Blog 12 Travemunde Germany
Then South to mainland Travemunde, the busy seaport and holiday location for Lubeck which lays half an hour further up river. The long riverfront at Travemunde is lined with yachts and tourist traps, restaurants and bars and ferries constantly run back and forth - conveniently near where we lay in a marina sheltered by the preserved four masted windjammer "Passat" a huge old sailing ship now a tourist attraction - but also an excellent wave break from the ships which enter the port all day long.
A 3 Euro train ride will take you to Lubeck itself, one of the ancient Hanseatic Cities, a confederation of European trading cities from the 12 century on which held the monopoly of Baltic trade and relations with Flanders and England. Needless to say this brought phenomenal wealth to the cities and it remains to be seen to day in its beautiful and rich historic architecture. From the ornate banhof - was ever a railway station a missed opportunity to outdo ones neighbour? - you are faced with a medieval city surrounded by water and entered through the Disneyesque brick twin towers of the city gate , no walls left of course but if you see the gate you can image how the walls must have been in comparison.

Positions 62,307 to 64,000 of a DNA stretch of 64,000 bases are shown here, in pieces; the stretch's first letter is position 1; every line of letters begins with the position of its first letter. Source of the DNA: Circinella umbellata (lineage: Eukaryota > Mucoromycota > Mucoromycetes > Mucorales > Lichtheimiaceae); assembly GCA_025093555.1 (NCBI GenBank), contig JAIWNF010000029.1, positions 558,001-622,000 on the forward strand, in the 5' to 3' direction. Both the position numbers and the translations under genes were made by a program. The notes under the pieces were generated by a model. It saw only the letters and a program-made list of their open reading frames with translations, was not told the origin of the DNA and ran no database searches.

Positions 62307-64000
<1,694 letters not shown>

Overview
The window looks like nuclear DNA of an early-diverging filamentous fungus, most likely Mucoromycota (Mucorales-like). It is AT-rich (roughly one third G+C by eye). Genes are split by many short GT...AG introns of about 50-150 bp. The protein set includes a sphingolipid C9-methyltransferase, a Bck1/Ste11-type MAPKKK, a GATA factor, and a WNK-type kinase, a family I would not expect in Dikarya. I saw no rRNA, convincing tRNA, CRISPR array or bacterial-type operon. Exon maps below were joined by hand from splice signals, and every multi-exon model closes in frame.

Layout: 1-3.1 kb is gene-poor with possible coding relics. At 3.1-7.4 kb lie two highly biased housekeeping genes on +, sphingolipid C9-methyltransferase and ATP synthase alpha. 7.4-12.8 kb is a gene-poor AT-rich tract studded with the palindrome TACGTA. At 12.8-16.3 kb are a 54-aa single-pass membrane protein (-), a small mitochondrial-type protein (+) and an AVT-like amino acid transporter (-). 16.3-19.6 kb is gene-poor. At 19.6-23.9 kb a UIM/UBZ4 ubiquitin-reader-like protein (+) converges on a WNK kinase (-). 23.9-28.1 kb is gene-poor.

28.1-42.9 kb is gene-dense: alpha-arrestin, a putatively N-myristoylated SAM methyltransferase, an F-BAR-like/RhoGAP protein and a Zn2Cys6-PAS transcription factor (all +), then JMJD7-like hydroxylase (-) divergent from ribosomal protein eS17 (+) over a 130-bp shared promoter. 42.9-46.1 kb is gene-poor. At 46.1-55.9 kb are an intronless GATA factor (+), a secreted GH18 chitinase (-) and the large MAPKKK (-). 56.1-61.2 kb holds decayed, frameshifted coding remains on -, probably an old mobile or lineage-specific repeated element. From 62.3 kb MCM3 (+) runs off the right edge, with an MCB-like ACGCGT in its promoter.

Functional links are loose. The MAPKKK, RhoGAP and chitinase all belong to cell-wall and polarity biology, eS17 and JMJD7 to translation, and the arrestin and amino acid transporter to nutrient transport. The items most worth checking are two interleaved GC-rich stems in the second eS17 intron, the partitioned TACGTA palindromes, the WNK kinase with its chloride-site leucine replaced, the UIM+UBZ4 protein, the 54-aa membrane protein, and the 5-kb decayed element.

Medieval buildings apart, of which there are many fine examples, I was struck by the contrast to be found at the cathedral - an enormous plain white 16th C reformation interior embellished with over the top 18th C ornamentation, pulpits etc - sublime to the ridiculous - yet very early wall decorations from 13th C appearing from time to time. I tend to think of Henry VIII as the main reformation man but clearly it was going on all over Northern Europe at the time. I should say that there was some very fine 18th C ironwork I took a liking to.
Perhaps the jewel for me was the Hospital of the Holy Spirit with its early wall and ceiling decorations and continuity of service to mankind from its beginning in the 1200's to the 20th C.rrows host of holiday makers to return and take the air.